I’ve always enjoyed Star Trek in its various forms, but sometimes it calls for more suspension of intelligence than others. This movie called for a fair amount. Early in the movie, there’s a coup on Romulus, the heretofore unmentioned Remans are now in charge, and they say they want to make nice with the Federation. The Enterprise just happens to be near the Neutral Zone, so Admiral Janeway (!) dispatches Picard & crew as ambassadors. Right off the bat, we should be raising our eyebrows at the Federation’s hasty enthusiasm.
Picard wants to believe, but is too smart to. Good thing. His clone, Shinzan (created as part of a discarded plot to plant an agent in the Federation, and then relegated to slavery on Remus, who somehow (how? dunno) rose to a position of prominence among the Remans, built a kick-ass starship with a baroque doomsday weapon, and instigated the coup on Romulus) has a bundle of ill-defined Issues with Picard and his human heritage in general, and the only way he can see to overcome these issues is to kill everyone on Earth with his death-ray. Although he kind of wants Picard alive, because Shinzan’s DNA was altered, and he might need a transfusion from Picard. Picard, predictably, tries to appeal to Shinzan’s better nature to rise above his baser instincts. He fails, and so a big shootout in space ensues. The crew of the Enterprise triumphs, partly because the death-ray takes so freaking long to deploy, and even then, not without paying a price (one that could plausibly be rebated through some obvious plot devices if there were a followup to this movie).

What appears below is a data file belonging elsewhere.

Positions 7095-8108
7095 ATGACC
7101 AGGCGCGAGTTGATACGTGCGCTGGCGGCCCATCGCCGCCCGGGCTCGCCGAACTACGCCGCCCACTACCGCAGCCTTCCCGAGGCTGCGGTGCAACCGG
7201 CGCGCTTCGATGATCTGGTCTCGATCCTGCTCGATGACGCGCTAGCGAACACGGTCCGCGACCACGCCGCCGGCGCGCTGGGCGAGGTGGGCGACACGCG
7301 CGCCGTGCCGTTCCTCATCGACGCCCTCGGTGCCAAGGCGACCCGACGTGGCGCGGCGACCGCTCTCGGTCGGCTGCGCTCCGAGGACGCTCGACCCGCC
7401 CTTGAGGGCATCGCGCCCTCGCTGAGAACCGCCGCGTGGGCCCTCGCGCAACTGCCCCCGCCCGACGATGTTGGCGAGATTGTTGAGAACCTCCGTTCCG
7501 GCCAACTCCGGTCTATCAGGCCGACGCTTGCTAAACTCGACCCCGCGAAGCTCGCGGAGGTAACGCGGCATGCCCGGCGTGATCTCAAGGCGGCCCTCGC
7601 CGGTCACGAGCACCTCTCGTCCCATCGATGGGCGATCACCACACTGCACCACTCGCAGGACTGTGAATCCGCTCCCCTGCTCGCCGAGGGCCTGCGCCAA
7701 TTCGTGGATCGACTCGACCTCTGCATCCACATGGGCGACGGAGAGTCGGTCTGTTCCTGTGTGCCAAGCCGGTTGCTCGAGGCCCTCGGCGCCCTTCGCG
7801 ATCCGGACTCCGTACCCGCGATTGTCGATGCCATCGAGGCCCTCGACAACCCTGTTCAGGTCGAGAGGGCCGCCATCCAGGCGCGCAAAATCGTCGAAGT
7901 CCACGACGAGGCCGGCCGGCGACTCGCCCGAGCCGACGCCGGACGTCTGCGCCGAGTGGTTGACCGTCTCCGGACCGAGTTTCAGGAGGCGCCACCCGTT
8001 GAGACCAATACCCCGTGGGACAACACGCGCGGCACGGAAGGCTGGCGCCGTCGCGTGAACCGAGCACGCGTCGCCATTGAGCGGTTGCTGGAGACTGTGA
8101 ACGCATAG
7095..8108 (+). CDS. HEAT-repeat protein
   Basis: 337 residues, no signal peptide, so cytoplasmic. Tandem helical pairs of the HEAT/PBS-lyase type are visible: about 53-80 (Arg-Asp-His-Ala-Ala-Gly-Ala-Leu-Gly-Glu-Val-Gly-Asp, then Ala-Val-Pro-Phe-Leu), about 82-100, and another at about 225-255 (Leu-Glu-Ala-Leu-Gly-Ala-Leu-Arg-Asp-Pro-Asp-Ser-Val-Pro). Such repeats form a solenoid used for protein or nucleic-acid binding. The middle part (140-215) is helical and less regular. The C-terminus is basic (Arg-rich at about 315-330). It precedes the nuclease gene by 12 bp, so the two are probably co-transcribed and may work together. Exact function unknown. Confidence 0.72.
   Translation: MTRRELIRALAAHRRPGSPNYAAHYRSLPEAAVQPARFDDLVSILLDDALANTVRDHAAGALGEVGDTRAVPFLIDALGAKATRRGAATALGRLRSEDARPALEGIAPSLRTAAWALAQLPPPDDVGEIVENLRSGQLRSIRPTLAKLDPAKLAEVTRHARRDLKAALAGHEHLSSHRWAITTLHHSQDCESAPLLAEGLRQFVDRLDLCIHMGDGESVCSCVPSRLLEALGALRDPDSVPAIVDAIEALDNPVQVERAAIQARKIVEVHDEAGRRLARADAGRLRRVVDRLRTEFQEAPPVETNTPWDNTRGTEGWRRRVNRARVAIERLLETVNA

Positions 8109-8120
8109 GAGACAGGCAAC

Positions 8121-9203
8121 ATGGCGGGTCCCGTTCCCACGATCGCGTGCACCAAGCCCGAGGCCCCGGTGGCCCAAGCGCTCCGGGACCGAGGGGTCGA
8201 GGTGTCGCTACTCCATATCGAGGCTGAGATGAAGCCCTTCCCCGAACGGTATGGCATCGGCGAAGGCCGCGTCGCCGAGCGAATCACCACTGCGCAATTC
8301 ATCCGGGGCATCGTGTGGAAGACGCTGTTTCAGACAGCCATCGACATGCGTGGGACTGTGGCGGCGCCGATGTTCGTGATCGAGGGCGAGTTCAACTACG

So the movie insults our intelligence in a few ways. It also absentmindedly invites snarky ridicule from geeks who watch way too much Star Trek for the line where Picard says to Shinzan “your blood is the same as my blood, your heart is the same as my heart” or words to that effect — Picard has an artificial heart, as a couple episodes of the show discussed.
Oh well. I don’t resent the time and (matinee) money I spent on the movie, but they could have done a better job. Instead of staging a coup on Romulus, Shinzan could have been a rebel, leading the Federation to gamble that “the enemy of my enemy is my friend” — more plausible story. They could have fleshed out Shinzan a lot more — a potentially interesting character that wound up being very flat and villainous just because that’s his job.